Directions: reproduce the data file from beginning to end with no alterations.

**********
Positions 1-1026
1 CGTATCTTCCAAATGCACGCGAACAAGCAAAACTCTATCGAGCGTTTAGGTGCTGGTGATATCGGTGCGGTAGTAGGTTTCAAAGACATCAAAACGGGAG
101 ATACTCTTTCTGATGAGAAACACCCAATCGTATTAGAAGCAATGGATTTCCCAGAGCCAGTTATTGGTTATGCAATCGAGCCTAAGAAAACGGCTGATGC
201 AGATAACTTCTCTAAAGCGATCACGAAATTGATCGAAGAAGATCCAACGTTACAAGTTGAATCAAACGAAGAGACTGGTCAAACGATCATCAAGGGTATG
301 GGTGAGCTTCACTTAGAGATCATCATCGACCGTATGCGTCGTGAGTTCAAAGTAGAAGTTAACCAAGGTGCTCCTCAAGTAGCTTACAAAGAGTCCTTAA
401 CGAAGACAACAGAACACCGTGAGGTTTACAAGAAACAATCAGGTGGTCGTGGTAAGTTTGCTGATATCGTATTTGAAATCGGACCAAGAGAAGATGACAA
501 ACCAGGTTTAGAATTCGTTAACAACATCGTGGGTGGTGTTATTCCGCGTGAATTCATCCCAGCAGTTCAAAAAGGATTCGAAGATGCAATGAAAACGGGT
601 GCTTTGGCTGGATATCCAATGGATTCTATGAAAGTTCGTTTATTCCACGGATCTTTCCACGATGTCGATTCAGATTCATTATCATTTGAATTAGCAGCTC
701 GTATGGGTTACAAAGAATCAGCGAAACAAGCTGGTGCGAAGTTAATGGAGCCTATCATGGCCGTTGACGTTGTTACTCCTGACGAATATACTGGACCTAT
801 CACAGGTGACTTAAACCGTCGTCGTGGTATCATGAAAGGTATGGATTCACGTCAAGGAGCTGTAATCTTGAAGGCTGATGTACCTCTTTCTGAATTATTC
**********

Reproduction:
Positions 1-1026
1 CGTATCTTCCAAATGCACGCGAACAAGCAAAACTCTATCGAGCGTTTAGGTGCTGGTGATATCGGTGCGGTAGTAGGTTTCAAAGACATCAAAACGGGAG
101 ATACTCTTTCTGATGAGAAACACCCAATCGTATTAGAAGCAATGGATTTCCCAGAGCCAGTTATTGGTTATGCAATCGAGCCTAAGAAAACGGCTGATGC
201 AGATAACTTCTCTAAAGCGATCACGAAATTGATCGAAGAAGATCCAACGTTACAAGTTGAATCAAACGAAGAGACTGGTCAAACGATCATCAAGGGTATG
301 GGTGAGCTTCACTTAGAGATCATCATCGACCGTATGCGTCGTGAGTTCAAAGTAGAAGTTAACCAAGGTGCTCCTCAAGTAGCTTACAAAGAGTCCTTAA
401 CGAAGACAACAGAACACCGTGAGGTTTACAAGAAACAATCAGGTGGTCGTGGTAAGTTTGCTGATATCGTATTTGAAATCGGACCAAGAGAAGATGACAA
501 ACCAGGTTTAGAATTCGTTAACAACATCGTGGGTGGTGTTATTCCGCGTGAATTCATCCCAGCAGTTCAAAAAGGATTCGAAGATGCAATGAAAACGGGT
601 GCTTTGGCTGGATATCCAATGGATTCTATGAAAGTTCGTTTATTCCACGGATCTTTCCACGATGTCGATTCAGATTCATTATCATTTGAATTAGCAGCTC
701 GTATGGGTTACAAAGAATCAGCGAAACAAGCTGGTGCGAAGTTAATGGAGCCTATCATGGCCGTTGACGTTGTTACTCCTGACGAATATACTGGACCTAT
801 CACAGGTGACTTAAACCGTCGTCGTGGTATCATGAAAGGTATGGATTCACGTCAAGGAGCTGTAATCTTGAAGGCTGATGTACCTCTTTCTGAATTATTC